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Archive for April, 2012

Scam Alert: Mortgage Foreclosure Scams on the Rise

April 24, 2012 Leave a comment

Homeowners beware: the number of reported mortgage foreclosure scams has increased 60 percent so far in 2012, according to the Homeownership Preservation Foundation.

The Huffington Post reports that scammers are exploiting the recent increase in government programs such as the recent national mortgage settlement.

New York Attorney General Eric Schneiderman has warned that scammers claim to be government officials involved in the settlement and try to obtain personal financial information from homeowners seeking assistance.

As foreclosures are expected to rise again in the coming months, homeowners are need to be cautious when seeking debt relief and are reminded to do their research when hiring assistance with the loan modification process.

The California Homeowners Bill of Rights

April 20, 2012 Leave a comment

California Attorney General Kamala Harris has been working since earlier this year on a package of bills to help protect homeowners from foreclosure and wrongful foreclosure practices by banks.

The so-called California Homeowners Bill of Rights was to be put to vote by the California Assembly’s Senate Banking and Finance Committee on Monday. However, Chairman Mike Eng (D-Monterey Park) of the Assembly Banking and Finance Committee asked that debate be postponed for a week in an effort to amend the bills so a compromise could be reached during negotiations with consumer groups and mortgage bankers.

In a press release issued by the Office of the Attorney General, the provisions of the bills were outlined and were aimed at making sure that homeowners are not put on a so-called dual-track process that allows banks to continue a foreclosure process at the same time they are negotiating possible loan modifications.

According to the Huffington Post,

“Other provisions in the bundle require banks to provide homeowners with a single point of contact during the loan modification process and levy a $25 fee on banks every time they register a default. Proceeds from the default fee would then go into a pool of money funding mortgage fraud investigations.”

While some of the provisions outlined in the proposed Bill of Rights overlap with the national mortgage settlement, the settlement expires in three years and Harris wants the rules to extend into perpetuity.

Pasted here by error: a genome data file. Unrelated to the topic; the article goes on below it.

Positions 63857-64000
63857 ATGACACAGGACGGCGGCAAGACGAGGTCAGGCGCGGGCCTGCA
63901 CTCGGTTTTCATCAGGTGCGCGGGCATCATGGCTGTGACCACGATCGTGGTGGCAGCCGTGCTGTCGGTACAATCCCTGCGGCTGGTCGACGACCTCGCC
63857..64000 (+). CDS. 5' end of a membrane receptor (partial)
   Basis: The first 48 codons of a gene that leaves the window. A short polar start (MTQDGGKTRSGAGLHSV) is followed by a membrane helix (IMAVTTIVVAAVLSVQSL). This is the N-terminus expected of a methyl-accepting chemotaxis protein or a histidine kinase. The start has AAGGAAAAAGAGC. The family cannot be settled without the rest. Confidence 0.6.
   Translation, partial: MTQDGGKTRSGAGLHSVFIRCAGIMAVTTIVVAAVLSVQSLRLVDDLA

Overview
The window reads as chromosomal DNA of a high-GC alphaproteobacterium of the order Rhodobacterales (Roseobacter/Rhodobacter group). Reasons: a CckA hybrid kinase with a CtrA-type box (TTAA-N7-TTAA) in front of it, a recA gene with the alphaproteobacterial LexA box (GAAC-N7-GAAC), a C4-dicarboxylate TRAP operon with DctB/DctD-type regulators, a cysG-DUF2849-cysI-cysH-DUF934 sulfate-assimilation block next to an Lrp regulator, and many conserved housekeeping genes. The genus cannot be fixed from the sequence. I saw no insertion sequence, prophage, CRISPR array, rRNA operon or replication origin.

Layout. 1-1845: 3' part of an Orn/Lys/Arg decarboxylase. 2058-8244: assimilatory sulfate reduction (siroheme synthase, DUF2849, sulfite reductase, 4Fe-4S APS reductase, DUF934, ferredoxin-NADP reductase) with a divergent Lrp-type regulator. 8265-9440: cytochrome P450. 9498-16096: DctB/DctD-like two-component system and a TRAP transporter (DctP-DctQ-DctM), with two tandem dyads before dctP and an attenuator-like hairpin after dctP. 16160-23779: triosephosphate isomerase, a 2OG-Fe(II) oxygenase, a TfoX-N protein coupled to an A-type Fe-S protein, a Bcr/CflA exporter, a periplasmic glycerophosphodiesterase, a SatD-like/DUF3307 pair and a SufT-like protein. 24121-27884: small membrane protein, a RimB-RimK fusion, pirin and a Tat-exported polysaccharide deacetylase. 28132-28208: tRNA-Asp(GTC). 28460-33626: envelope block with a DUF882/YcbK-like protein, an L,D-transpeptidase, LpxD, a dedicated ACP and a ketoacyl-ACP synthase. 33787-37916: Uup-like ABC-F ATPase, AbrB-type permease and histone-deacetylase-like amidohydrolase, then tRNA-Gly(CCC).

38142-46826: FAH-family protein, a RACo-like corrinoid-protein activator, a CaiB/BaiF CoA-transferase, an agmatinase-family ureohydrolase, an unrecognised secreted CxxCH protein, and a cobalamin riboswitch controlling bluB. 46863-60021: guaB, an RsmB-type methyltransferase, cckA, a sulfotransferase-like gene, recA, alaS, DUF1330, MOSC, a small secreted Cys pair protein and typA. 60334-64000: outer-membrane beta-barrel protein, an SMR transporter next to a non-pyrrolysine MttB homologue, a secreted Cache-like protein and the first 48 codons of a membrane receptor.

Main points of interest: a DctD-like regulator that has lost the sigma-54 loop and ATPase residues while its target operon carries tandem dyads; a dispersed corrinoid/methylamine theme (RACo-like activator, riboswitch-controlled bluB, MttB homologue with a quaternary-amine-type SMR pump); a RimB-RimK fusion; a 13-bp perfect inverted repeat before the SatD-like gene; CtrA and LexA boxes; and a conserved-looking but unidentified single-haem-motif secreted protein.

Harris has support from many political leaders on the proposed Bill of Rights, including San Francisco Mayor Ed Lee, as well as dozens of consumer, fair-lending and economic justice organizations, but faces opposition by mortgage bankers, bankers, credit unions and the financial industry.

Short Sales Surpass Foreclosures

April 18, 2012 Leave a comment

For the first time, the number of short sales has surpassed foreclosures according to Lender Processing Services Inc. (LPS).Specifically, short sales outnumbered foreclosures in states with some of the largest shares of homes facing foreclosure, including California.

LPS reports that as of January 2012, short sales accounted for 23.9 of home purchases, compared with 19.7 percent for sales of foreclosed homes. This in comparison to January 2011 data that shows only 16.3 percent of transactions were short sales and 24.9 percent involved foreclosures.

According to Bloomberg, short sale transactions typically fetch a higher price for banks than sales of homes that have gone through foreclosure which is major reason why banks have become more agreeable to selling houses for less than the amount owed on their mortgages

This rise in short sales is likely a result of several new government initiatives.

For example, the Federal Housing Finance Agency ordered loan servicers to respond to all short-sale offers within 30 days, and approve or reject them within 60 days – an effort to short the process that can typically take months longer.

Additionally, banks including Wells Fargo & Co. (WFC) and JPMorgan Chase & Co. (JPM) have started providing incentives for homeowners to short sell in an effort to avoid foreclosure.

If you are interested in learning more about short sales check out this blog post for 5 Things You Should Know About Short Sales.

New Rules to Fight Foreclosure

April 16, 2012 Leave a comment

Last week, Congress mandated changes in the rules covering the mortgage servicing industry.

According to the Associated Press, “The Consumer Financial Protection Bureau‘s proposed rules would require mortgage servicers to give all borrowers standardized monthly statements and warn borrowers about interest rate or insurance change.”

The proposed rules also require the mortgage servicers to make “good-faith efforts” to contact borrowers at risk of foreclosure and give them options to avoid losing their homes and also include stipulations for improving record-keeping and providing foreclosure counseling to those who need it.

The Consumer Financial Protection Bureau, which supervises U.S. payday lenders, mortgage companies and private student lenders and also can write rules to supervise big lending companies and institute fines, will formally propose the rules this summer and finalize them by January 2013.

Principal Reductions: A Cure to the Crisis?

April 12, 2012 Leave a comment

After much debate, Fannie Mae and Freddie Mac will decide by the end of this month whether they will allow principal reductions on mortgages they back.

Fannie and Freddie have resisted calls to write down the balances on the loans in their portfolio, saying it would be too costly for taxpayers as the mortgage giants are government-controlled companies, regulated by The Federal Housing Finance Agency.

At the core of the debate is Ed DeMarco, acting director for the agency, who has said principal reductions would amount to an expensive taxpayer bailout of troubled homeowners. According to CNNMoney.com, the agency had originally decided against allowing principal reductions after internal studies showed that alternatives such as adjusting monthly payments or forbearing principal were more cost effective.